Identifying psychological predictors of adherence to a community-based lifestyle modification program for weight loss among Chinese overweight and obese adults
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AbstractBACKGROUND/OBJECTIVES
Existing evidence on lifestyle modification programs for weight loss is limited by the high attrition rate of such programs. Identifying predictors of adherence to a lifestyle modification program could result in program improvement. However, little is known about behavior-specific adherence and its psychological predictors. This study aimed to examine the psychological predictors of adherence after one-month participation in a community-based lifestyle modification program among Chinese overweight and obese adults in Hong Kong.

SUBJECTS/METHODS
A total of 205 Chinese overweight and obese adults aged 38.9 ± 10.5 years completed the study. Data were collected at baseline and after one month using self-reported questionnaires, which assessed knowledge (self-developed scale), motivation (Treatment Self-Regulation Questionnaire), stage of change (Stage of Exercise Scale) and self-efficacy (Self-Rated Abilities for Health Practices Scale). At one month, a 4-day dietary recall and the International Physical Activity Questionnaire-Short Form were used to assess dietary and physical activity (PA) adherence. Food and PA diaries were examined to indicate self-monitoring. Program attendance was tracked between baseline and one-month follow-up.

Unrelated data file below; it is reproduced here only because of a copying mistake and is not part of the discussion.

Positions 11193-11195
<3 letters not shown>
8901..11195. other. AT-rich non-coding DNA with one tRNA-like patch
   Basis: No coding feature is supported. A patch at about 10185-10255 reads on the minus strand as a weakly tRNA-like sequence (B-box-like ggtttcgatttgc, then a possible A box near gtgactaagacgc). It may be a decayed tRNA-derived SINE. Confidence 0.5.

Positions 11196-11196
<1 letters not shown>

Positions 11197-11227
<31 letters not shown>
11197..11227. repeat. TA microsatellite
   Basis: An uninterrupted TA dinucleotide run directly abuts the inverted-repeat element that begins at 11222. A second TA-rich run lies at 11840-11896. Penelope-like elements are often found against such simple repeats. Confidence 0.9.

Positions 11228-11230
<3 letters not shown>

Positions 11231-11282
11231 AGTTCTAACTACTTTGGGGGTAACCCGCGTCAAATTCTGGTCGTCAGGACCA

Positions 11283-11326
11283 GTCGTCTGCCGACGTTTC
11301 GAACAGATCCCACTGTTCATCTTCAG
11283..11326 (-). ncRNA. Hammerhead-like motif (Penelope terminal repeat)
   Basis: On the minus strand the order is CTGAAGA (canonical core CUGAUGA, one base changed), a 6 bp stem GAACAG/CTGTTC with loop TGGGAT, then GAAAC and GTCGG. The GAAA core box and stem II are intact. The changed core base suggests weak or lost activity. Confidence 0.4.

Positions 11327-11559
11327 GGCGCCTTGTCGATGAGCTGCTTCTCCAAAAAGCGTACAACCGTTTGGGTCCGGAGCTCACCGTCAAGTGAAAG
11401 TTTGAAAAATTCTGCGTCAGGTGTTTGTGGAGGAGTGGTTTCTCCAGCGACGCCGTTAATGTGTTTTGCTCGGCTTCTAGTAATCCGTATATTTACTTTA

RESULTS
After one month, participants reported high dietary adherence, attendance, and adherence to self-monitoring but low PA adherence. Multiple regression analyses suggested that diet self-efficacy (baseline) and nutrition knowledge (one-month change) were independent predictors of dietary adherence score at one month, whereas autonomous PA motivation (baseline) and PA self-efficacy (both baseline and one-month change) were independent predictors of PA adherence score at one month. No significant psychological predictor was identified for attendance or self-monitoring.

CONCLUSIONS
The results suggest that the effect of psychological factors on adherence differs between diet and PA adherence outcomes. To promote adherence, practitioners should assess self-efficacy, knowledge, and motivation at the beginning of a weight-loss program and explore behavior-specific strategies to improve knowledge and self-efficacy. The results of this study have direct implications for program improvements.
Acceptance Date18/07/2019
All Author(s) ListAlice Wai Yi Leung, Ruth Suk Mei Chan, Mandy Man Mei Sea ,Jean Woo
Journal nameNutrition Research and Practice
Year2019
Month10
Volume Number13
Issue Number5
PublisherThe Korean Nutrition Society
Pages415 - 424
ISSN1976-1457
LanguagesEnglish-United States
KeywordsObesity, nutrition, physical activity, psychological factors, adherence

Last updated on 2020-11-08 at 01:03